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Motorcycle Training Part 1: Tips for the New Rider

June 18, 2012 | By More

by Linda Carruth

If you are thinking about throwing a leg over your own motorcycle, there are a few things you may wish to consider first.

First, gender. Yes, you read that right, gender. Men and women are so different when it comes to motorcycles and riding. Men just go out and do, without much thinking, and this is probably conducive to their more immediate success. Women on the other hand, think things to death, which ends up being contributive to their slowness to get on with it. Except for the ones that just don’t think. Then you have the blind leading the blind, one person who is ill-trained teaching another. What is often the same for each sex, is this phenomenon of crippling fear, sometimes referred to as the motorcycle jitters. Some mishap occurs, and the poor bike is sentenced to quiet garage time of an interminable length because it’s potential rider has paralyzed him- or herself with fear; fear of this big, mangled, heavy metal beast that has a penchant for lying on its side, like it’s too tired to stand up. No pun intended (too tired, two tired). The chastisement comes in different forms for each gender. For men, it is "boys will be boys…" and for the ladies, it’s "women have no business riding…", and each serves as castigation for the respective gender, mainly from those who know nothing about riding motorcycles in the first place. Whether you’re a man or a woman, everyone will tell you how dangerous motorcycles are, as if that’s going to make you change your mind about wanting to ride. None of this is brought to the fore here to make matters worse, rather it is to reveal phenomena that is so common, yet so unexpected.

Second, once you get beyond the criticism for your choice, it’s on to some considerations that will get you on that bike. Whether or not you have already ridden some, or have already taken the plunge and purchased a motorcycle, you need to take a safety course. Most Basic Rider Courses use curriculum that is sanctioned by the Motorcycle Safety Foundation (MSF). You can Google "Motorcycle Safety Foundation" for listings for each state, but these listings do not include private locations that use the same material. Each state handles things a bit differently and some have both state run and private facilities. Here you’ll find a link to a comprehensive collection of facilities, listed by state. Having all of these links in one place may save you some time searching.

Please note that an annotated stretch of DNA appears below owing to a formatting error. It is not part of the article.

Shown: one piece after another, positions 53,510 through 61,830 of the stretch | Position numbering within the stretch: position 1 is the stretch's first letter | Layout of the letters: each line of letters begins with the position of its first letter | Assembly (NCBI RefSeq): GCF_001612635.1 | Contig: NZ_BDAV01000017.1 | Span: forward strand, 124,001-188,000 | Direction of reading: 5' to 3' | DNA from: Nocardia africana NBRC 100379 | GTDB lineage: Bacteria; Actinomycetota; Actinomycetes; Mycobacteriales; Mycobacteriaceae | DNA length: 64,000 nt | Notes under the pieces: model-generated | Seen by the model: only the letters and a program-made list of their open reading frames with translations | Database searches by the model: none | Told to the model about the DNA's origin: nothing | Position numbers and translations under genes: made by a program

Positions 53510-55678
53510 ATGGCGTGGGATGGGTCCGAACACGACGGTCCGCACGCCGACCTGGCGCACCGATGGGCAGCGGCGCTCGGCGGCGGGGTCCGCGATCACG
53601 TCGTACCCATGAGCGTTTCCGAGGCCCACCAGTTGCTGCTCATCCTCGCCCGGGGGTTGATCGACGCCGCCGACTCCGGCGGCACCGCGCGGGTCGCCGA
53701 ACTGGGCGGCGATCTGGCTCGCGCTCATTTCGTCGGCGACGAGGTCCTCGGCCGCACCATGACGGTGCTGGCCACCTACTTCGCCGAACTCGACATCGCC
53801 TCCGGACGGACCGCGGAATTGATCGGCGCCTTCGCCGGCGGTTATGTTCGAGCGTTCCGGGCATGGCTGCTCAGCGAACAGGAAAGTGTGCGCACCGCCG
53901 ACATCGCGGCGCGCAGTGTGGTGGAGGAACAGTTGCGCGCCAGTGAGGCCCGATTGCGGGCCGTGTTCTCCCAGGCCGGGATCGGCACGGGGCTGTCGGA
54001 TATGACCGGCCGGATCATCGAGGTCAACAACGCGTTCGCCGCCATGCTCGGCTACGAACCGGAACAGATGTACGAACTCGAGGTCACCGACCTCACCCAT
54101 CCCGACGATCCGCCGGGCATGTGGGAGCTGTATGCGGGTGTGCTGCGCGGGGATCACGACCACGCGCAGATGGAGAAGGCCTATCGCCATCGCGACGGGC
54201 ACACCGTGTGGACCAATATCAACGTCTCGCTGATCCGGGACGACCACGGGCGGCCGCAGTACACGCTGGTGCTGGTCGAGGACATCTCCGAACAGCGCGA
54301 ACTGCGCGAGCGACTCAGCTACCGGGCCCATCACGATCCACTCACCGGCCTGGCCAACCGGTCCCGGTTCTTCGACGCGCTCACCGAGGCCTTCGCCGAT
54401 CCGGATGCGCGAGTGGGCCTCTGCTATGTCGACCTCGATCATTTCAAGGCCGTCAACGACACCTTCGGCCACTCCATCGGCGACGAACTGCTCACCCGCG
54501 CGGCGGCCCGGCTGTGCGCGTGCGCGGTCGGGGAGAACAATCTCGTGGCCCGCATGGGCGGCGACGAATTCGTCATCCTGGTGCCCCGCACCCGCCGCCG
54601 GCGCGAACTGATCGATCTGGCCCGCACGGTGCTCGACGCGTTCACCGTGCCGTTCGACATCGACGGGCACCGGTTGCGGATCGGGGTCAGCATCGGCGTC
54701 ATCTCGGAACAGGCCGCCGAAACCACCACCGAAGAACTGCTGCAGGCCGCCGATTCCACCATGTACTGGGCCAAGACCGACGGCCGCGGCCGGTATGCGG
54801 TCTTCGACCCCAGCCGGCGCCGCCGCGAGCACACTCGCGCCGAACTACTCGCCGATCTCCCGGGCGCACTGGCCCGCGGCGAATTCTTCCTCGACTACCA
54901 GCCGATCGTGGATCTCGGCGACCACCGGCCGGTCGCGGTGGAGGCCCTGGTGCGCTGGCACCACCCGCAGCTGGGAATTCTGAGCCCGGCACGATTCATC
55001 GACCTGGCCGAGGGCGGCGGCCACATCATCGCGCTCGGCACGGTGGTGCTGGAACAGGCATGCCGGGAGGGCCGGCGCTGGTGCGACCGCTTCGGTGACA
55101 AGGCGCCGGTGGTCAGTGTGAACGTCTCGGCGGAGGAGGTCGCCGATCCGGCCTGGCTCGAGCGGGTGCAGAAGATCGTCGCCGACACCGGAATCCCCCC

Basic rider courses are not responsible for teaching you how to ride. These courses are intended to teach motorcycle safety; however, the instruction does start at the very beginning, which includes becoming familiar with the controls, walking the bike, getting your feet up on the pegs and stopping. In addition, you will learn basic maneuvers, lane positioning for visibility, evasive measures like swerving, and safe quick stops. In some states, passing the on-cycle test at the end of the course will allow you to waive taking the test at your Bureau of Motor Vehicles.

Third, some familiarity with the different types of bikes and their purposes will be helpful in determining what kind bike you will want to eventually purchase. If you take the rider course, they’ll cover that in the classroom portion. Basically, you have to ask yourself what type of riding you will be doing. Do you want something for sport or off road? Do you want a motorcycle for your commute to work or school? Do you want to take short day rides? Or do you want to go on longer trips? These answers will help you determine the type of bike that is best for you.

Another thing your class instructors will touch on is your maturity level and your driving record. They make no bones about the fact that riding isn’t for everyone. You will be operating a motor vehicle that affords you no protection from all that fast moving heavy metal around you on the highway, and if you have a somewhat accident prone driving record, maybe some more thought is warranted before throwing that leg over.

Fourth, you must consider your own size and stature and match that to the bike you buy. It’s best if you can put your feet down flat on both sides of the bike, and your reach to hand and foot controls should be comfortable. You must be able to make a full lock turn in each direction, so be wary of handlebars that have your arms completely stretched out. Hint: your elbows should be bent. If the fit of the bike you want is close, ask your dealer’s service department about making modifications for you. Handlebar risers or different handlebars altogether may help an arm reach problem. New foot pegs or having the bike lowered can help with leg reach problems, whether for controls or just safely planting your feet at stops. Let common sense rule.

Motorcycling can be a lot of fun but there are many things to consider. Do your homework and proceed with care, and soon you’ll be out in the wind enjoying your own motorcycle, safely.

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Category: Motorcycle Savvy

About the Author ()

Linda Carruth is a freelance illustrator and designer who enjoys riding her motorcycle. Her professional work can be seen at, but her motorcycle, humorous, and motivational designs are available at,, and at

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